something quite other than what we believe them to be-is echoed
with powerful, indeed tragic, implications at the story's
conclusion. Discuss the terrible parlor game the couples play in
the story's final pages. What do the couples learn about one
another? About themselves? How does this change your understanding
of each character and the portraits the author had painted of them
in the story's opening pages?
5. The story "Sister Hills" is divided into four discrete
sections. Why? Discuss how the story's structure relates to its
6. "Sister Hills" can be read as a political allegory based on
the story of a bargain struck in order to save the life of a
critically ill child. In this reading, who or what does the
child represent, and what meaning can be inferred from the exchange
of money? What is the relevance of the two mothers?
7. Rena changes dramatically over the course of "Sister Hills."
Describe her journey and discuss the difference between her true
relationship with Aheret and the way the young couple perceive the
nature of their relationship at the story's end. What point is the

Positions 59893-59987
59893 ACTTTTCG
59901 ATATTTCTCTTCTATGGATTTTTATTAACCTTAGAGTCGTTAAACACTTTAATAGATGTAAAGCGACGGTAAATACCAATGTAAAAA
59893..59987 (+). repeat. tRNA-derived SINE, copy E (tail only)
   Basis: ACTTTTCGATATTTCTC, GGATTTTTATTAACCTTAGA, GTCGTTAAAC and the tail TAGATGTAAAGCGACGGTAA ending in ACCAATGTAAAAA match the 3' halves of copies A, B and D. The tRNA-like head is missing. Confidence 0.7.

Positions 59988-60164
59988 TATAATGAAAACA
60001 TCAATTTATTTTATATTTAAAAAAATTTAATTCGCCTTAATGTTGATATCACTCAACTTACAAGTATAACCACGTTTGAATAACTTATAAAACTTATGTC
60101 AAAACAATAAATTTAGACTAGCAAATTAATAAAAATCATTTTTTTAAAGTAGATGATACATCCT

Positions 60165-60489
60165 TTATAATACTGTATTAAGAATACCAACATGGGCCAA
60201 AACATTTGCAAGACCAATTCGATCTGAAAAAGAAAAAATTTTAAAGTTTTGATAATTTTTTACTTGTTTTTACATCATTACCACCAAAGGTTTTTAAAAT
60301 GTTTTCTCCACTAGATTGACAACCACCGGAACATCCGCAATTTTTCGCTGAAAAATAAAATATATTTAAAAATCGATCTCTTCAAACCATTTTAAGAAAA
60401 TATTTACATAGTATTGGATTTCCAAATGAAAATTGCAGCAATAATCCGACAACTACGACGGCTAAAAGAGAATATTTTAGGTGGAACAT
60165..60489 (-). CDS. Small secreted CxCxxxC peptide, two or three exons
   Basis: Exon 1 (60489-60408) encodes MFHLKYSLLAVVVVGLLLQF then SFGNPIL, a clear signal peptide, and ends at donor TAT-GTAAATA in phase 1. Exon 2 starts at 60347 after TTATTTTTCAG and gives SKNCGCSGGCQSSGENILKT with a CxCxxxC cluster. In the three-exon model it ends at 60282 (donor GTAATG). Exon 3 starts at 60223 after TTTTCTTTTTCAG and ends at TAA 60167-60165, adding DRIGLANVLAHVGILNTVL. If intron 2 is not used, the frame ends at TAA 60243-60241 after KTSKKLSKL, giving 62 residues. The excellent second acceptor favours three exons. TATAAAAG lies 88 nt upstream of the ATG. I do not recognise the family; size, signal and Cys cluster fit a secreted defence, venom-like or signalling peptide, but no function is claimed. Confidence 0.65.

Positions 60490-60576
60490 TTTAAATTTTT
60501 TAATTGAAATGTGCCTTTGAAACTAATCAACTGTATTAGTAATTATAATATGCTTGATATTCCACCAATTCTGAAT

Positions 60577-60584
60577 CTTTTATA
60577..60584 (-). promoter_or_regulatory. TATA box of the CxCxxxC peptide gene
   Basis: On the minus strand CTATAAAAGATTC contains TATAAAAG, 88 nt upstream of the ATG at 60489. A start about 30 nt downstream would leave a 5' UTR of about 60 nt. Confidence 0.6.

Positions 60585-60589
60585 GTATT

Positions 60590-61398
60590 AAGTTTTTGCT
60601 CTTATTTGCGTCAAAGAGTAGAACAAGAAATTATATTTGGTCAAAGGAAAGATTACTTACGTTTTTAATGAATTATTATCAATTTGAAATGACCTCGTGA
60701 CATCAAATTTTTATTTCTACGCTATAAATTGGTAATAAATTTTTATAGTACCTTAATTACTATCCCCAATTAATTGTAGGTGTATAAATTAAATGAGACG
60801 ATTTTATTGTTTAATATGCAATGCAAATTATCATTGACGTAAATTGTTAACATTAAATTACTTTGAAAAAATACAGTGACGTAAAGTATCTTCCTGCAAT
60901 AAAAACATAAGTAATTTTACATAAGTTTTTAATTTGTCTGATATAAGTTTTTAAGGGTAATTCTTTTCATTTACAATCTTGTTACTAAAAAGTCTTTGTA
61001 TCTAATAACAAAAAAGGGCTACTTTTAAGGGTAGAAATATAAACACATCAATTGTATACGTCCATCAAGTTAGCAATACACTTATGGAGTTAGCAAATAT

author trying to make through his use of irony here, and how does
this irony relate to the story as a whole?
8. What statement, in "Sister Hills," is the author trying to
make about the history of the Israeli settlements? What do you
think the author believes about their cost? About their fate?
Look in particular at pages 64 to 66, where Rena discusses
with the rabbis the nature of a contract, both symbolic and real,
and the nature of justice.
9. How does the story of Masada relate to the story of Zvi Blum
and the bully known as the Anti-Semite in "How We Avenged the
10. On page 88 of the story above, Englander writes, "We weren't
cohesive. We knew how to move as a group but not as a gang. We
needed practice. After two thousand years of being chased, we
didn't have any hunt left in us." What does he mean? How is